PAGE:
CONCORD — Opponents of the Northern Pass hydroelectric project on Friday released a legal opinion supporting their view that the state cannot authorize use of its easement in the Connecticut Lakes Headwaters conservation area for the 1,200-megawatt power lines.
In a 15-page opinion posted on the website of the Society for the Protection of New Hampshire Forests, attorney Thomas N. Masland, with the firm of Ransmeier and Spellman in Concord, writes, “the express terms of the conservation easement deed prohibit the penetration of the Northern Pass project into, on or under land protected by the easement.”
The easement consists of 146,400 acres in Coos Country, with large tracts in Stewartstown and Clarksville, two communities near the Canadian border where Northern Pass has been trying to acquire properties and the forest society has been acquiring easements to block the project.
Two parcels acquired by Northern Pass in Stewartstown appear to touch each other on a small-scale map, but they are actually separated by a small strip of conservation land.
Jack Savage, spokesman for the forest society, said the passage through the conservation area separating the two Northern Pass parcels is “a very short distance.” Northern Pass partners may not have even realized the two parcels did not abut when they were purchased, he said.
“Northern Pass has yet to announce its intended route across Coos County, but recent land acquisition patterns indicate that a potential route approaches land that is subject to (conservation) easement,” wrote Masland.
The land is now owned by the Forestland Group, a forestry management company with holdings in the United States and internationally. The easement was granted to the state in 2003 by the Trust for Public Land, which was then the landowner. It’s managed by the Department of Resources and Economic Development.
The easement was purchased with private and public money, including federal funding through the Forest Legacy Program, and state funding through the Land and Community Heritage Investment Program (LCHIP) and a direct appropriation of the Legislature in 2002. Private funding included grants from private foundations and charitable organizations.
The Trust for Public Land worked with the Society for the Protection of New Hampshire Forests, the Nature Conservancy of New Hampshire and a coalition of supporters to raise about $42 million for the conservation project.
Savage said the forest society obtained the legal opinion and posted it now as a preemptive strike to an anticipated request from Northern Pass to DRED for a right of way, either above or under ground.
“There’s been widespread speculation that Northern Pass may make such a request, and we wanted to make it clear that there are no conditions under which the state could consider such a request,” he said. “We fully intend to defend that easement, and so this is part of our research and preparation, should Northern Pass attempt to penetrate the easement in some fashion.”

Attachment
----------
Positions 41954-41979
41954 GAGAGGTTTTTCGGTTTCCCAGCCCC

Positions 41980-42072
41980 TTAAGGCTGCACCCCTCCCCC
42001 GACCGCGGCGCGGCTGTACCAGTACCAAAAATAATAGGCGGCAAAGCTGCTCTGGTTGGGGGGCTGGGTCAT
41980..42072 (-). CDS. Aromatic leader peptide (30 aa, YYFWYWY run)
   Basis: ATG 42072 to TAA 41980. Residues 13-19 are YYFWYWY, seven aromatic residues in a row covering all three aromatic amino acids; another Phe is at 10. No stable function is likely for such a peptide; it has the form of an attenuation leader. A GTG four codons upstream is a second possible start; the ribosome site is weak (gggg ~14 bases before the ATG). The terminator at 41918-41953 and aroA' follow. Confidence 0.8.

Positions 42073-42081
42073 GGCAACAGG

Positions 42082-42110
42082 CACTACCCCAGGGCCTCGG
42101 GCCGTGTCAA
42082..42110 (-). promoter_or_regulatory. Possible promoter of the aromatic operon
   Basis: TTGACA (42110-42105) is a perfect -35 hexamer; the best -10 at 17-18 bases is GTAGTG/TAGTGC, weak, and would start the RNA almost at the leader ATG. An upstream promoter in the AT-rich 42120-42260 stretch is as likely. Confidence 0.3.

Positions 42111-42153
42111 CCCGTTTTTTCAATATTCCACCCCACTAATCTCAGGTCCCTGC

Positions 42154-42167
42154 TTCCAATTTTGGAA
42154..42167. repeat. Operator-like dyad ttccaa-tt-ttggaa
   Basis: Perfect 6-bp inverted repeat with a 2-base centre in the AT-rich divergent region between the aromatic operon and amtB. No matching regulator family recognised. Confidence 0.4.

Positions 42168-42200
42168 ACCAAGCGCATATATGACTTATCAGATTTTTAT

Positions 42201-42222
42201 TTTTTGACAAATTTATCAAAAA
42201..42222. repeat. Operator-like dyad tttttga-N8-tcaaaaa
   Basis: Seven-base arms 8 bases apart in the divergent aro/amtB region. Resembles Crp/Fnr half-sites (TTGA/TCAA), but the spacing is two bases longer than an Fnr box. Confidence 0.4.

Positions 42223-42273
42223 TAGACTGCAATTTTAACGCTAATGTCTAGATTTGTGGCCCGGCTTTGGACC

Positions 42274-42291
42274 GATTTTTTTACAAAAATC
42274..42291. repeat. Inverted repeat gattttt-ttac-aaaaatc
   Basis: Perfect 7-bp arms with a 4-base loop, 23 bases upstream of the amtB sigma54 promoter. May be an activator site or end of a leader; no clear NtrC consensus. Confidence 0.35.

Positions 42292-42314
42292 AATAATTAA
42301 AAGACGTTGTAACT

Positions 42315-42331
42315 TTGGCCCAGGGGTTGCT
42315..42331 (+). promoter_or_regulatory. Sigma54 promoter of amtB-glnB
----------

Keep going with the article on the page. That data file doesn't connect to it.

Savage said such an attempt is likely.
“If you look closely at the map, it’s their only option to make use of the $40 million they have spent on an intended route,” he said. “It’s the only possible way they can get out of the corner they painted themselves into.”
In his opinion, Masland cites portions of the 42-page easement deed that require the property to be maintained in perpetuity as open space “without any residential, industrial or commercial activity, except forest management.”
One of the use limitations in the deed specifically references towers, Masland wrote, while another prohibits any excavation.
Masland acknowledges that a section of the deed outlining the rights of the easement holder states that “No rights of way ... utility lines or other easements shall be constructed .. on, over, under or across the property without the prior written permission of the easement holder.”
That suggest the state could give permission for the power lines, although it could do so only if “the proposed construction is consistent with the purposes of the easement.”
Since one of the purposes is “benefit of the general public,” that could be interpreted to mean almost anything.
Michael Skelton, a spokesman for Northeast Utilities, declined to comment on the legal opinion or on any aspect of the proposed route until it is announced.
“We can say, however, that our new route was specifically designed to address the visual impact concerns with our original proposal,” he said. “We have always maintained that any new proposal will be respectful of property rights, legal restrictions, or easement agreements governing the land we are seeking to use.”
The landowners would need to make a formal request to the Attorney General’s office to evaluate the use of the state easement by Northern Pass, said Marc Goldberg, spokesman for Gov. Maggie Hassan. “Our understanding is that no such request has been made,” he said.
A spokesperson for the Attorney General’s office said they had not received any request from DRED regarding the easement.
The Forestland Group would not comment on whether a request for an easement by Northern Pass had been received or discussed.